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I make toys for kids who don't want to grow up. I'm on the lookout for new projects. If you're interested in commissioning me to build something ridiculous, shoot me an email.

Monday, June 4, 2018

I Read the Comments

On rare occasions, after something I’ve done gets noticed and some media outlet posts a bit of video or an article about me or my projects, I get a chance to see someone else’s take on what I’m doing with all of my time.  Then, even though I know I shouldn’t and it’ll almost always sour my mood, I do the one thing I never should.

I read the comments.

Usually, they’re pretty positive.  But then, almost always, there’s the trolls.  The smug web-dwellers that seem consumed with a need to talk about how pointless my endeavors are, how frivolous or meaningless my latest achievement is, or just make blatant assumptions about who I am or what my motives are, then proceed to talk down to me from there.  I'll never fully understand what drives people to think their time is well-spent by shoveling crap on top of someone else’s efforts, but it always manages to get under my skin just a little.

Today a friend of mine pointed out that those folks who usually have the harshest critique about something others create tend to have done the least with their own lives.  He tells me that the hot air spewing from the nobodies who claim they're certain they could have or would have done better is hardly my concern. 

On an intellectual level I know that their vitriol is a manifestation of their own festering doubts and insecurities.  A malignant side-effect of what they haven't done with their own time.  A re-branding of their concern that they're utterly wasting their short lives.  They go about their mundane day to day doing nothing challenging, bringing nothing of any particular interest to the rest of the world. They live in fear that the shaky timbers of their fragile ego might any second be beaten down by the roaring waves of reality.  Their only hope; to discourage the doers to the point of inaction so that mediocrity becomes just the way of things rather than their own personal failure.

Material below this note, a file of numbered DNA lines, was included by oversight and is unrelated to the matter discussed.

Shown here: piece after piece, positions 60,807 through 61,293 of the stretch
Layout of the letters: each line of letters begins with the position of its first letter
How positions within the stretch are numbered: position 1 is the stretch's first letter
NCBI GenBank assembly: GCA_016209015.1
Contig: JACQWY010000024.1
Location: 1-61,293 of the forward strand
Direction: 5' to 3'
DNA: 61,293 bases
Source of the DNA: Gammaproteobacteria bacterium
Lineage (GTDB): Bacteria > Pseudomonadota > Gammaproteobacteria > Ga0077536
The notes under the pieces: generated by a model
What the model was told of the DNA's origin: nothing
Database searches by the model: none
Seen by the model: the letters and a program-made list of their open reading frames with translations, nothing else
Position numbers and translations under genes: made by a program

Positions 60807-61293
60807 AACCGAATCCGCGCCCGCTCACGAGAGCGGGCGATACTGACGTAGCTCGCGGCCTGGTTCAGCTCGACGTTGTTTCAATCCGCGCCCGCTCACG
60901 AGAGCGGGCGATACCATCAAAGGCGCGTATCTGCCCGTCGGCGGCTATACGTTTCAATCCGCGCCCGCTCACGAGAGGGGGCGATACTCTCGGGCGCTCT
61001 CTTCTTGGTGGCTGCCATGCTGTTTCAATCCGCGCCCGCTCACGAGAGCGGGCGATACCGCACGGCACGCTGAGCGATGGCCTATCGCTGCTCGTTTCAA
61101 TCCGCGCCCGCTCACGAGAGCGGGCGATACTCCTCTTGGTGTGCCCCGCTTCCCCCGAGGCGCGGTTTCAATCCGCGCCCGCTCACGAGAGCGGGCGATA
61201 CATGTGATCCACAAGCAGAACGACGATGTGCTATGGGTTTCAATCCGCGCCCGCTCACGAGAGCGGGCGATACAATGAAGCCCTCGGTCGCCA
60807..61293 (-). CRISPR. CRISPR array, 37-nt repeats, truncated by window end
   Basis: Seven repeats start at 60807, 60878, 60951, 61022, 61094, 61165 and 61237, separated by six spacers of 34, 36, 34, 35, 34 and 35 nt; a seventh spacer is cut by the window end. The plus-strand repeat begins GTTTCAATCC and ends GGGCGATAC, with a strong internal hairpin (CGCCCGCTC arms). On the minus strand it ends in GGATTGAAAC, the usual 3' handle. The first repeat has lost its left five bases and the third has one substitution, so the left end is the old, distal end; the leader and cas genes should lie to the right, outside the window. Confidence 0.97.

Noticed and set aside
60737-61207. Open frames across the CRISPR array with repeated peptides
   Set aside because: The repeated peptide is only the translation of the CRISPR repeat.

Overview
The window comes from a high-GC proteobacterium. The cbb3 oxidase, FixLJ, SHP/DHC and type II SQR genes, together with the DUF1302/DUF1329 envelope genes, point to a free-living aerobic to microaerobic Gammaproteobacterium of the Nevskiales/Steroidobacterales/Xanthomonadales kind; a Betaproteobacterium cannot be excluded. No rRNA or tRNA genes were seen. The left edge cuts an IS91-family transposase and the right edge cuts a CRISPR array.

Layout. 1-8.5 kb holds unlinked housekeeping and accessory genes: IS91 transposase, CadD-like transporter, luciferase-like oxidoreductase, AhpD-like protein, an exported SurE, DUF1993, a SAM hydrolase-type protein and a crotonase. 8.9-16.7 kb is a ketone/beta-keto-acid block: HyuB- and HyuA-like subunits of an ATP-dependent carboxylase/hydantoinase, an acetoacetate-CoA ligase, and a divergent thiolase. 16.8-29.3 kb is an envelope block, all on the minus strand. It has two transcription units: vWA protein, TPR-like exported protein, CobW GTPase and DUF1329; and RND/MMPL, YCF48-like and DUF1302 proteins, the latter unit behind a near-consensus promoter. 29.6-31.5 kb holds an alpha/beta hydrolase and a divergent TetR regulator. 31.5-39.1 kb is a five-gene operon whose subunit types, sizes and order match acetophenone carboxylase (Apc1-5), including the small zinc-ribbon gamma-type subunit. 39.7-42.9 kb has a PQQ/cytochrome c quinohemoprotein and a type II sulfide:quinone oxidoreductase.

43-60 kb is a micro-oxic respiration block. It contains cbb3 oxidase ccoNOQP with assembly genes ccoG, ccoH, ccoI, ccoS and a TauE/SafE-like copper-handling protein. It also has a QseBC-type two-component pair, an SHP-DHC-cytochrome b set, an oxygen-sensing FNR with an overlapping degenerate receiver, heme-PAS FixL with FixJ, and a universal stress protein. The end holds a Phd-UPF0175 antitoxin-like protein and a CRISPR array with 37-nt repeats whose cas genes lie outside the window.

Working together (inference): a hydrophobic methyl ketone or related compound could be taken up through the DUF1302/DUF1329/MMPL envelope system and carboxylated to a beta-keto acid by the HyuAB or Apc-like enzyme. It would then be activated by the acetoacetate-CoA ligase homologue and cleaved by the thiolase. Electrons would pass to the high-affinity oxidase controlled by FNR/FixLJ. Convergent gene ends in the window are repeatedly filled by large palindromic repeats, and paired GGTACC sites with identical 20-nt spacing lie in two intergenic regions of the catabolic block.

I welcome criticism.  It’s always valuable to have an objective viewpoint that can point out the details that I may have overlooked or a distant third-party who is unhindered by the limited view from my particular trench and can offer the occasional insight that must come from outside.  This is the kind of feedback that drives us to learn and improve, and in so doing thrive.

But these are not critics.  These people are faceless shadows in the night calling you into a dark alley. Their words, occasionally even disguised as wisdom, are traps.  They are every bit as lost as any one of us.  But unlike those of us who create, who dare to fail, they’re too cowardly to try.  Too afraid to admit their potential for fallibility.

These comments are the death-thumps of sad little pigeons slamming into life’s windows.  Pitiful, ignorable noises of hapless creatures flailing and failing to understand a limited attempt to show them something.  

If you’ve ever found yourself feeling down after getting unnecessarily negative feedback, just remember they're most likely just upset that you’ve reminded them just how little they do.  How little they are.  How ridiculous they look.

If you’re about to post a nasty comment to make yourself feel better about what you’re not doing, realize that the only difference between a dream and a goal is a solid plan and the only difference between a goal and an achievement is solid effort...

...and the only thing holding you back is you.

A Couple of Videos from the 2018 Bay Area Maker Faire

Every time I go to the Bay Area Maker Faire, it seems like there's at least a few different times where someone sticks a camera and a microphone in front of me and asks what I'm doing there. This year was no exception. Here's a couple of videos that I've found so far.

For starters, Caleb Kraft from Make: was livestreaming a walking tour of the Faire. You can see it cued up to start with my segment here:


Then Norm and the guys from Tested.com stopped by to take a look at the newly-finished Fallout power armor:   

I'm sure there will be more as time goes by.  Not everyone gets their posts online in a timely manner like I do.